We have a rather dull way of identifying our years. We assign them numbers. This is year number 2020. The Chinese not only assign numbers to the years, but they give the years names that will characterize them. For instance, the year may be the year of the tiger or the year of the dog.
While we identify our years by numbers, maybe we could also give them special designations. Maybe we could call this year “The year of the Yoke.” Jesus said, “Come unto me, all you that labor and are heavy laden, and I will give you rest. Take my yoke upon you and learn of me, for I am meek and lowly in heart, and you shall find rest unto your souls. For my yoke is easy, and my burden is light” (Matthew 11:28-30). When you step into the yoke with Jesus, He shares your load. You don’t have to bear it by yourself.
In addition to that, the figure of taking someone’s yoke upon you was a widely used figure of speech in Jesus’s day. It was used of a person who came to be a student of a teacher. It was said that the student took upon himself the yoke of the teacher. Jesus reinforced that meaning when He added, “Take my yoke upon you, and learn of me.” For us, this year can be a year of growth and learning about Christ. Make a resolution to read a passage of Scripture every day. Read a book that challenges you to learn new things about your faith. This year can be “The Year of the Yoke.”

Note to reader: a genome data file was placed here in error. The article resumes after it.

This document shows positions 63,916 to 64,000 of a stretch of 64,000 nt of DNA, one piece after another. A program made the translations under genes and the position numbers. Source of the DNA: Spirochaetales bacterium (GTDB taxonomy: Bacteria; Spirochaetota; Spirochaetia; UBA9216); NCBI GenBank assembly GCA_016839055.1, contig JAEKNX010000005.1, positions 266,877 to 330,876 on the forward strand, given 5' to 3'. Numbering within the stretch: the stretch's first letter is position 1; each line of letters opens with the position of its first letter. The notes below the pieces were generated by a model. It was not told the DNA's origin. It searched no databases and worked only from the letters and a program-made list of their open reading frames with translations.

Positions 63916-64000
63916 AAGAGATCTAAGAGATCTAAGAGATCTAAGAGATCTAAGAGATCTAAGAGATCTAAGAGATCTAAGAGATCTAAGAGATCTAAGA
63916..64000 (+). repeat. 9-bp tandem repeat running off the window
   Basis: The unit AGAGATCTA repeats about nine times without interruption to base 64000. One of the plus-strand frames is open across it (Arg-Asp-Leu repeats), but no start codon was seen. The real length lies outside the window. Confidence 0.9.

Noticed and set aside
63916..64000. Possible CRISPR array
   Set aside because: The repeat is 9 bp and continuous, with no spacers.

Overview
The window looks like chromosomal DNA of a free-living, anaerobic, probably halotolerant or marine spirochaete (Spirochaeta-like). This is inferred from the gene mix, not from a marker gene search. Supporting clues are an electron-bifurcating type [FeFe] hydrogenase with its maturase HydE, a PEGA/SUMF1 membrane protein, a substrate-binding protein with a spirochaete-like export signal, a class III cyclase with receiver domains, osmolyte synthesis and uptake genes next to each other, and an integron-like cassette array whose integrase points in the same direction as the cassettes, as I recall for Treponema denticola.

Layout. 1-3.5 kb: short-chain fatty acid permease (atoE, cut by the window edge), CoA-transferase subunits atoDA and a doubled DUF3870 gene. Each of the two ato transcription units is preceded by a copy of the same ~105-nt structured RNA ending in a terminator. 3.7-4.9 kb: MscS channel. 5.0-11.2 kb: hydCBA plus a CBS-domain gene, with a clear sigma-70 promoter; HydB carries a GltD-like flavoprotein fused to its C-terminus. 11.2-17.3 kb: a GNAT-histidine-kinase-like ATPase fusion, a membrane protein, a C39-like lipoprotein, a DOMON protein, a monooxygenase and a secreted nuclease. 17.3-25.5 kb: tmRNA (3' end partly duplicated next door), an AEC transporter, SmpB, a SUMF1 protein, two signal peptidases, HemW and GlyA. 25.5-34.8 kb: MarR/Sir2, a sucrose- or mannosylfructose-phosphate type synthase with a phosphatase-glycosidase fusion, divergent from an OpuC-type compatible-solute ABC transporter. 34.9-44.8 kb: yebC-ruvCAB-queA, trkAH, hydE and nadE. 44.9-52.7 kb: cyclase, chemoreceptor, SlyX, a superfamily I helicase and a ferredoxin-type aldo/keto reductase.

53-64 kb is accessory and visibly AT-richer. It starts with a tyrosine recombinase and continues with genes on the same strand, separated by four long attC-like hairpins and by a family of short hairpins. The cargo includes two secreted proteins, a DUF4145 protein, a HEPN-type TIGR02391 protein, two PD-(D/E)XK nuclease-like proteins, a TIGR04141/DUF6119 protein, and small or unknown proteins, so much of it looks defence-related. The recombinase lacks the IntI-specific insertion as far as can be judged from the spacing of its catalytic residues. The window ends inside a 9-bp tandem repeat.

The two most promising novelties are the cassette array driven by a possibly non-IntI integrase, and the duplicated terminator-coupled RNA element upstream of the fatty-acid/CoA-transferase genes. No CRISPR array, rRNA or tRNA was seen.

When Jesus was sharing the Passover meal and Last Supper with His disciples, He took upon Himself the role of a servant. “He took off his outer clothing and wrapped a towel around his waist. After that, he poured water into a basin and began to wash his disciples’ feet, drying them with the towel that he had wrapped around him” (John 13:4-5). Maybe we could make this “The Year of the Towel.” We could find fresh ways to serve others. Instead of wanting to be served, we could be servants to people around us.
Jesus ended His life by dying upon a cross. Before He got to that cross, He challenged His disciples, “Whoever wants to be my disciple must deny themselves and take up their cross daily and follow me” (Luke 9:23). Crosses are found all around us. They often are mounted on church steeples and hang on necklaces. In Jesus’s day, they were reminders of death and self-denial. We are challenged in this new year to be identified with Christ – to deny ourselves and take up our cross daily and follow Him. As we begin the new year, “2020,” we can also make it “The Year of the Cross.”